UNHCR in major new humanitarian aid push into northern Iraq

Briefing Notes, 19 August 2014

This is a summary of what was said by UNHCR spokesperson Adrian Edwards to whom quoted text may be attributed at the press briefing, on 19 August 2014, at the Palais des Nations in Geneva.

In response to the deteriorating situation in northern Iraq, UNHCR is this week launching one of its largest aid pushes aimed at helping close to a half million people who have been forced to flee their homes.

Barring last-moment delays, an air, road and sea operation will begin tomorrow, starting with a four day airlift using Boeing 747s from Aqaba in Jordan to Erbil, followed by road convoys from Turkey and Jordan, and sea and land shipments from Dubai via Iran over the next 10 days.

The major focus is on improving living conditions for the displaced in the region, particularly people without shelter or housing. Conditions remain desperate for those without access to suitable shelter, people struggling to find food and water to feed their families, and those without access to primary medical care. Many are still coming to grips with the tragedy they've been through in recent weeks fleeing homes with nothing, and many trying to cope with the loss of loved ones. Emergency support is an urgent need that we are trying to meet.

Included in the initial aid shipments are 3,300 tents, 20,000 plastic sheets, 18,500 kitchen sets, and 16,500 jerry cans. Support for this and further aid deliveries is coming from the Kingdom of Saudi Arabia, the US, the UK, Japan, Denmark, Kuwait, Luxembourg, Norway, Sweden and IKEA a UNHCR corporate partner.

Meanwhile, inside Iraq, we are already working closely with regional authorities in Iraq's Kurdistan Region where at least half the displaced have settled, some 200,000 of them since early August when the city of Sinjar and neighbouring areas were seized by armed groups. The number of displaced people flowing into Duhok across the Peshkabour border has slowed in the past week from thousands per day to a few hundred. All still require our support.

Iraq's current humanitarian challenges are immense. While most of the displaced are still living rough in schools, mosques, churches, unfinished buildings and elsewhere, we have been pitching hundreds of family tents every day.

There are currently 9-12 sites in Dohuk and Erbil governorates which are at different stages of readiness some are already housing displaced people and some will open in the coming days. These are likely to be boosted by additional camps to be set up by the International Humanitarian Partnership with contributions from the emergency response agencies of the Swedish, German, Danish, Norway, British and Estonian governments. At this stage we envisage there being 12-14 sites in all with capacity for 140,000 people. UNHCR technical staff are currently assessing additional possible camp sites identified by the Kurdistan Regional Government to determine their suitability and to prioritize locations.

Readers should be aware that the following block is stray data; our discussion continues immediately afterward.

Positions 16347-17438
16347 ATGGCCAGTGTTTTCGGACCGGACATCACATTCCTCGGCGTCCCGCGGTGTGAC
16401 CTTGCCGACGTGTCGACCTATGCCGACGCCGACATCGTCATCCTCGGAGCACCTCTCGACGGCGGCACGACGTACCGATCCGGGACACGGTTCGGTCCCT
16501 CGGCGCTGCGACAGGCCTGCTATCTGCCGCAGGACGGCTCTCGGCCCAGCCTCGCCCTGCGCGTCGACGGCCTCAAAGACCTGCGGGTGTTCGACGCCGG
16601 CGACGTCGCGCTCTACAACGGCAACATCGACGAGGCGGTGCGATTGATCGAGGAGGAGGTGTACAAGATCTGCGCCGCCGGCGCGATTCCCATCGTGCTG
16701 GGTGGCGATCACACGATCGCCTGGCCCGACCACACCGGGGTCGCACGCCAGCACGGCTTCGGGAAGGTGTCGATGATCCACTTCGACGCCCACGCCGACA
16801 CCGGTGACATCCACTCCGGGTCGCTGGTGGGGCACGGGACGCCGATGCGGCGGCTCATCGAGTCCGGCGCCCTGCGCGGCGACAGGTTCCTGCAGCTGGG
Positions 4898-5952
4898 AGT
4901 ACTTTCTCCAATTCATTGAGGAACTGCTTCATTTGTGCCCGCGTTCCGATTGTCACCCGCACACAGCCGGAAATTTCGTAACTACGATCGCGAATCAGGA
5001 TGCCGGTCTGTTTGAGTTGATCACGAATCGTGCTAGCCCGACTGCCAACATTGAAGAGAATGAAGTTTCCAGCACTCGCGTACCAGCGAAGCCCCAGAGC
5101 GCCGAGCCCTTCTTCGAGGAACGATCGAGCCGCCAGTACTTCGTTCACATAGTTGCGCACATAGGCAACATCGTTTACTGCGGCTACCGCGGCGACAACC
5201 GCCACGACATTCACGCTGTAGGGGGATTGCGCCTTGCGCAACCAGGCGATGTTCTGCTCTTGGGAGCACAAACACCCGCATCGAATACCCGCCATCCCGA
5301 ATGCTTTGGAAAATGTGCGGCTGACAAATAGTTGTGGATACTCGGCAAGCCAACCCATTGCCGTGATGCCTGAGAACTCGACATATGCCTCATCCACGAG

The needs are not confined to the Kurdistan Region. There are other camps or sites in other governorates where displaced people have gathered including in Sulaymaniyah, Diyala, and Kirkuk. The Iraqi government has also set up three caravan centres for the displaced in Baghdad.

UNHCR has now provided shelter and relief items to more than 210,000 people. UNHCR has also provided over 80,000 displaced people with protection monitoring and needs assessments, and nearly 3,500 individuals have been approved for cash assistance, with some already receiving it. Legal assistance will be provided to vulnerable families to ensure they can access their rights as Iraqi citizens, with referrals being made for those with specific assistance needs. Many also fled without documents, and we are helping them obtain new ones.

Northeast Syria

Inside Syria, UNHCR continues to help those Yazidi people fleeing the Sinjar area seeking shelter there. As of today there are an estimated 8,000 people at the Newroz camp, about 60 kilometres from the Iraqi border, plus an estimated 3,000 who have moved to Yazidi villages in and around the towns of Malkia, Qahtania, Amuda, Derbassia.

Others who were staying at the Newroz camp last week have returned to Iraq to reunite with their families. UNHCR is continuing to help with providing transport for the refugees to and from the camp and is flying in more aid from its warehouses in Damascus. The first of six flights arrived in Qamishli last night from Damascus, and the mattresses and electric fans are being delivered to the refugees today, to help improve conditions in the sweltering 45 degrees heat.

An estimated 1.2 million Iraqis have been displaced so far in 2014, including more than 500,000 from fighting in the Anbar region which began in January, and more than 600,000 displaced from conflicts in and around Mosul (since June) and more recently Sinjar (since early August).